- More students have joined a lawsuit against National American University that alleges the for-profit college misled students about its cost, accreditation, education quality, career placement services and their employment prospects.
- Attorneys filed the lawsuit on behalf of two students in a Missouri circuit court earlier this year. Six more students joined on Aug. 8.
- The class action comes as the embattled company sheds its physical campuses and attempts to move entirely online.
The attorneys leading the lawsuit previously sued Wright Career College, a former technical college based in Kansas, that grew to include 264 students and eventually won $3 million in damages.
In the latest lawsuit, students put forth a set of allegations that National American left them with a “worthless” education and “crippling” debt. They contend the university said credits would transfer that ultimately didn’t; programs lasted longer and cost more than anticipated; high employee turnover affected the quality of instruction; no administrative staff were available for students taking evening classes, “despite express promises that there would be”; and a lack of transparency on costs.
Additionally, the lawsuit contends, NAU “trained and deployed an army of aggressive, persistent enrollment advisors” to draw students.
NAU did not immediately return a request for comment that Education Dive emailed to its CEO Ronald Shape on Friday.
The for-profit college is tight on cash and earlier this year indicated to investors there is “substantial doubt” it would survive another 12 months. Its market value had diminished so much that it left the Nasdaq for a penny stock exchange at the end of 2018.
The college is closing its physical campuses and restructuring to offer education only online. But that’s not a sure bet.
In light of its financial position, the U.S. Department of Education in March asked it to post a letter of credit for as much as 50% of its Title IV awards to remain eligible to offer students federal aid. National American announced in May that it received a one-year, $8.5 million loan from the Center for Excellence in Higher Education, another college operator, to cover that sum.
As of February 28, National American enrolled around 3,800 students, according to documents filed with the SEC. Beginning in May, it was expected to have a loan payment of $800,000 due each year for four years. But at the close of the quarter ended Feb. 28 it had just $425,000 in cash and cash equivalents — down from $4.6 million a year earlier. To restore its liquidity, National American has cut jobs and is attempting to sell off assets.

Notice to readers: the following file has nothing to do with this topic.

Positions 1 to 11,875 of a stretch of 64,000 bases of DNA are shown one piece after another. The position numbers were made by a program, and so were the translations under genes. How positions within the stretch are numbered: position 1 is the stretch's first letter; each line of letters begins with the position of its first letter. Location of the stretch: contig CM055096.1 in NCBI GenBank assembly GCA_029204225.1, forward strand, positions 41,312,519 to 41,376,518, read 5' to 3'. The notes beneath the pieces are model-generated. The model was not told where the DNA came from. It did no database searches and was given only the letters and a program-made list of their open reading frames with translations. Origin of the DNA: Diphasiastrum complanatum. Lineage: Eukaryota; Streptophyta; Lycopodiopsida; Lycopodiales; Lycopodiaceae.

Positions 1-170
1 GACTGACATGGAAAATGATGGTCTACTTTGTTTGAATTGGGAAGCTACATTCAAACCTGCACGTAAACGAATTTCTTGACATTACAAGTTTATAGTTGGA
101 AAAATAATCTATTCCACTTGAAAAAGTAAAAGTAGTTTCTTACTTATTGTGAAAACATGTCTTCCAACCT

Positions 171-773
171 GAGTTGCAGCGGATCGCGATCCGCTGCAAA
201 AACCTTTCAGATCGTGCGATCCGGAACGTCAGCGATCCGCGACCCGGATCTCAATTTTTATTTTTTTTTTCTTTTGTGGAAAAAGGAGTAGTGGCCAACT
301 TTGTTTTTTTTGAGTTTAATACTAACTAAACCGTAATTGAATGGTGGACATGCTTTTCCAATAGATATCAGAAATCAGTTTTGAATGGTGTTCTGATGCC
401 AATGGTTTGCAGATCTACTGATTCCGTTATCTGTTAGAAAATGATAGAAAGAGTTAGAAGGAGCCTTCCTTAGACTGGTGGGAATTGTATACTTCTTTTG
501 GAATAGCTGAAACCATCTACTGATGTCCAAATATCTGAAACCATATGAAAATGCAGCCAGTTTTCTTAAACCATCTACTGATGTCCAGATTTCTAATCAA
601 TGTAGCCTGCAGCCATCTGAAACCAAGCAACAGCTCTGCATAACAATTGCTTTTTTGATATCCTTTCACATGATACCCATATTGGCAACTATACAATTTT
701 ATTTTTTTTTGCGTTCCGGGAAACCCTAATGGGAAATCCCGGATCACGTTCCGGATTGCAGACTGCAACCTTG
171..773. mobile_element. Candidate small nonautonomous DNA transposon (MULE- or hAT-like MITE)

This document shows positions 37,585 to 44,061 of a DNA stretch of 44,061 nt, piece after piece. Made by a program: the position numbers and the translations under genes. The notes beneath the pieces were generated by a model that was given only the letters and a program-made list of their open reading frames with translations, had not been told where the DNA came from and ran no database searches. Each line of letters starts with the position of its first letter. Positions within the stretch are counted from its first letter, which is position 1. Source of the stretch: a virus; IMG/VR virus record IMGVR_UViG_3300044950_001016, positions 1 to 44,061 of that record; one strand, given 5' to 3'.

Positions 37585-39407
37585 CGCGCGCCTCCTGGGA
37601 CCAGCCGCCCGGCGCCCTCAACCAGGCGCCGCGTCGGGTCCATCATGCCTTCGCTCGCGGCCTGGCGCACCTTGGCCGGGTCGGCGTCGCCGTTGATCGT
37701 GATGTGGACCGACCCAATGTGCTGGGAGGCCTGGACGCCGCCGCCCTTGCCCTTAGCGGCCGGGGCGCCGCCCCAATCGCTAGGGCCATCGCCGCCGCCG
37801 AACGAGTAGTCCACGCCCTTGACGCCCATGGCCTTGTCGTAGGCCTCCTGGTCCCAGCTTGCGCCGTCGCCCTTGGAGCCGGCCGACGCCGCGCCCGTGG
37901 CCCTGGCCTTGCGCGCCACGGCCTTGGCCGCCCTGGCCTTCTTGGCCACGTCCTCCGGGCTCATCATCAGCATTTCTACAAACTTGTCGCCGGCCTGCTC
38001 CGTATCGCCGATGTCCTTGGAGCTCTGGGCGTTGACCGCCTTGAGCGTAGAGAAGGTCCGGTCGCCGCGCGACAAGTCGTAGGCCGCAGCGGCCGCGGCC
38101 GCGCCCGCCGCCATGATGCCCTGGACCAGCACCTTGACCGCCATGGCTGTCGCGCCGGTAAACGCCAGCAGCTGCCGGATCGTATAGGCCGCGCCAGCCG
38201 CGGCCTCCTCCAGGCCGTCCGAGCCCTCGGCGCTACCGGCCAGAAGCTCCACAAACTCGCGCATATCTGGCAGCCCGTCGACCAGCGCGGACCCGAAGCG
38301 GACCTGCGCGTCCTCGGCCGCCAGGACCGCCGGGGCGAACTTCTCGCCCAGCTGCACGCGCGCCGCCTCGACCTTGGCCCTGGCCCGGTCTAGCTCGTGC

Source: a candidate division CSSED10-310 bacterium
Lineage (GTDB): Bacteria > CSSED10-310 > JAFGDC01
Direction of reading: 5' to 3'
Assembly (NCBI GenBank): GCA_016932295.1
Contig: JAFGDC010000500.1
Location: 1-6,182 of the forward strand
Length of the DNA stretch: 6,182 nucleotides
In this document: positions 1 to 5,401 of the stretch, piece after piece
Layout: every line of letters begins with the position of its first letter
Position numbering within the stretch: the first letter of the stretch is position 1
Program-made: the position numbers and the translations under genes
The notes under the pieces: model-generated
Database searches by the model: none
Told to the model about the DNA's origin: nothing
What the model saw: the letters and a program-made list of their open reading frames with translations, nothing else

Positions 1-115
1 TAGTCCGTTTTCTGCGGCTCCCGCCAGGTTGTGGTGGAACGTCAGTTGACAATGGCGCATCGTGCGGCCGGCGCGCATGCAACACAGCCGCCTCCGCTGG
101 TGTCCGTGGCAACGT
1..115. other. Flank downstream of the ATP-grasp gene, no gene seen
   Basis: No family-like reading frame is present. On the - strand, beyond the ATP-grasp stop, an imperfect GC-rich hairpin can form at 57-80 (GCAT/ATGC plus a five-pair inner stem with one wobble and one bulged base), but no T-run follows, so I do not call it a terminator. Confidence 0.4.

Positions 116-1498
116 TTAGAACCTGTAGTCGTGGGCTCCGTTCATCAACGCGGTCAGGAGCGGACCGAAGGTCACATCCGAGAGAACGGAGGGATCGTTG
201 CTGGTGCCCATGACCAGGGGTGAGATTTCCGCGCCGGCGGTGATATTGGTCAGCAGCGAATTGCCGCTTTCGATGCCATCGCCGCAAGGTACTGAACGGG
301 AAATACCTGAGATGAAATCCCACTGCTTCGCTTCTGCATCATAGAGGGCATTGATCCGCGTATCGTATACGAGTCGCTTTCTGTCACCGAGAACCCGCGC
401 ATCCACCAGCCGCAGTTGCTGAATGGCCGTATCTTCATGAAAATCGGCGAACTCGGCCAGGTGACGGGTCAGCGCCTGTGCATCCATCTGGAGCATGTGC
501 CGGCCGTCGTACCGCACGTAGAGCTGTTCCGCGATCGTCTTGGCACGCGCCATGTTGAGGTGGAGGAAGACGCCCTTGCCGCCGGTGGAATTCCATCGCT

National American is one of several for-profit college operators that is trying to adjust its business model in response to the pressures of additional regulation and the sector’s tarnished reputation. Others, including Zovio (formerly known as Bridgepoint Education) and Grand Canyon Education, are partnering with universities as educational services providers. Adtalem Global Education is focusing on professional education, and Laureate Education is looking mostly abroad. Several others have closed.
The companies are still dealing with the ramifications of the recent regulatory crackdown on the sector, however. In July, Career Education Corp., which runs American InterContinental and Colorado Technical universities, announced it would pay $30 million to settle a lawsuit brought by the Federal Trade Commission alleging it used deceptive marketing practices to attract students. In January, it settled a five-year lawsuit with 49 state attorneys general over its marketing and recruitment. The company denies wrongdoing in both cases.
National American also faces a lawsuit from a former official who alleges the university illegally paid bonuses tied to student recruiting, misrepresented its medical assisting program’s qualifications for accreditation and didn’t comply with federal 90/10 rules, the Argus Leader reported.